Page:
After 44 long years – virtually as long as the trophy drought still afflicting England – Spain finally threw off their chains on Sunday in winning the European Championship, beating Germany with a Fernando Torres strike.
The expression “Black Legend” normally goes hand-in-hand with the Spanish inquisition – but for fans of the Furia Roja it referred – until now – to the team's consistent showing of great promise only to fail, usually in the quarter-finals, ever since their only previous triumph at Euro 64.
A final appearance in Euro 1984 had been the closest a football-obsessed country had come since – old political rivals and neighbours France proving too strong.
On that occasion their chief tormentor was Michel Platini – so it was appropriate that the man who is now president of UEFA should hand over the winners' medals.
The dead weight of history finally dissipated after another old foe – Italy – had been bested on penalties in the quarter-finals, and on June 22 too, date of three previous Spanish shootout failures.
“We can get past the quarters” was the legend many fans wore on their t-shirts as they arrived in Austria for this summer's competition.
After beating a typically negative Italy in a competitive international for the first time in 88 years this had to be Spain's year with Fernando Torres and David Villa among the goals and a gifted midfield preparing a steady supply of ammunition.
Suddenly, the agony of last eight exits at the World Cup in 1986 and 2002 and Euro 96 had been cast aside.
“Forty four years later, we did it again! It's the best day of my life,” as Cesc Fabregas put it as Spain finally hit the jackpot after numerous promising showings in lower age-group competitions.
The European pendulum, had already swung in Spain's direction several times in recent years at club level with Real Madrid, Barcelona and Valencia regular star turns in the Champions League.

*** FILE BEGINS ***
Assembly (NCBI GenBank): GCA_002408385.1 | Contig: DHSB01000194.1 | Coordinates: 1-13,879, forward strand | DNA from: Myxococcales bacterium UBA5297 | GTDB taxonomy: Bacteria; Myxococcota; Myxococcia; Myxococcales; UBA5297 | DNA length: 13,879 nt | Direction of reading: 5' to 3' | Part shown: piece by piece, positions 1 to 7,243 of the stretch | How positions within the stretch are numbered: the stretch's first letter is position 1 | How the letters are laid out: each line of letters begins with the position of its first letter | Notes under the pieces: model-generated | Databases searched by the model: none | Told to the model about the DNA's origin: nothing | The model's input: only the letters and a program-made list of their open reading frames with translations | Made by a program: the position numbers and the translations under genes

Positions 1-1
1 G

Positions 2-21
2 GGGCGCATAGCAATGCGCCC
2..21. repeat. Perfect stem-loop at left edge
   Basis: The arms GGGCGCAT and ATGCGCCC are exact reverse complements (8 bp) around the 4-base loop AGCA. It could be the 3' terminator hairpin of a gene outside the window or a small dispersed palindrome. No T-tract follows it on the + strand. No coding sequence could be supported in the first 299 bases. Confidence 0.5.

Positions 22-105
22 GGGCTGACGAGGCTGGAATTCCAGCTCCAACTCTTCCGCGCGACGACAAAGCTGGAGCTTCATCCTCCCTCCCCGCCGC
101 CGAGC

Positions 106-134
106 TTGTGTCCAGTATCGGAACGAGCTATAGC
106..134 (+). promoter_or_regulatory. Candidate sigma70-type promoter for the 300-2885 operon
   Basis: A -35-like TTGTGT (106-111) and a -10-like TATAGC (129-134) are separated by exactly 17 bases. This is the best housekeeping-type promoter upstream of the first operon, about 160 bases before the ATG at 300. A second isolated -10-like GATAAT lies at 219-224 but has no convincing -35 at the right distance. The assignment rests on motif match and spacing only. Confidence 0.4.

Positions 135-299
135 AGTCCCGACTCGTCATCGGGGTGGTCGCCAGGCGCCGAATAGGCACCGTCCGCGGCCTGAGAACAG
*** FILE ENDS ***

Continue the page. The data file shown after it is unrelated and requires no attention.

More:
Now it has belatedly moved the same way at international level, away from Italy, Germany and a France side who bested Spain in the second round of the last World Cup after the latter's typically fine start.
The sporting “black legend” began a long time before that, following a 1934 World Cup loss to be precise to, who else, the Italians.
Turkey, who managed to spring a surprise or two of their own over the past month, then shocked Spain by knocking them out of the 1954 World Cup qualifiers.
In 1962, it seemed a team with the likes of Alfredo Di Stefano on board had to have a good chance of glory but the Real Madrid legend picked up an injury and another chance of glory went begging.
Then the 1964 Euros – when finally silverware arrived via a 2-1 win over the Soviet Union on home soil for a team coached by Jose Villalonga.
That win, until Sunday, was the exception which would prove the rule for 44 years – back to when grizzled current coach Luis Aragones was a sprightly 26-year-old.
More disasters would follow, such as the Argentina-78 World Cup, where there was no point in holding Brazil if the Spanish had already squandered the points against surprise package Austria.
Mexico-86 looked like a good time and place to bury such memories, especially with a second-round thrashing of Denmark.
But then June 22 came round once again and it was Belgium who kept their nerve in the quarter-final shootout.
The last eight again proved the terminus as Italy (them again) scored a 2-1 win which Roberto Baggio secured with his winner after Mauro Tassotti's elbow had broken Luis Enrique's nose.
At France-98, another World Cup catastrophe – in the form of a 3-2 loss to Nigeria, rendered academic a 6-1 flattening of Bulgaria in the opening phase.
In 2002, it was deja vu all over again – a shootout loss to co-hosts South Korea, with the added spice of two goals questionably disallowed.
But all bad things come to an end and if Austria meant World Cup heartache 30 years ago when push came to shove on Sunday, Torres' predatory qualities finally laid the hoodoo to rest as Spain deservedly brought the curtain down on Euro 2008 by dancing a victorious Viennese waltz.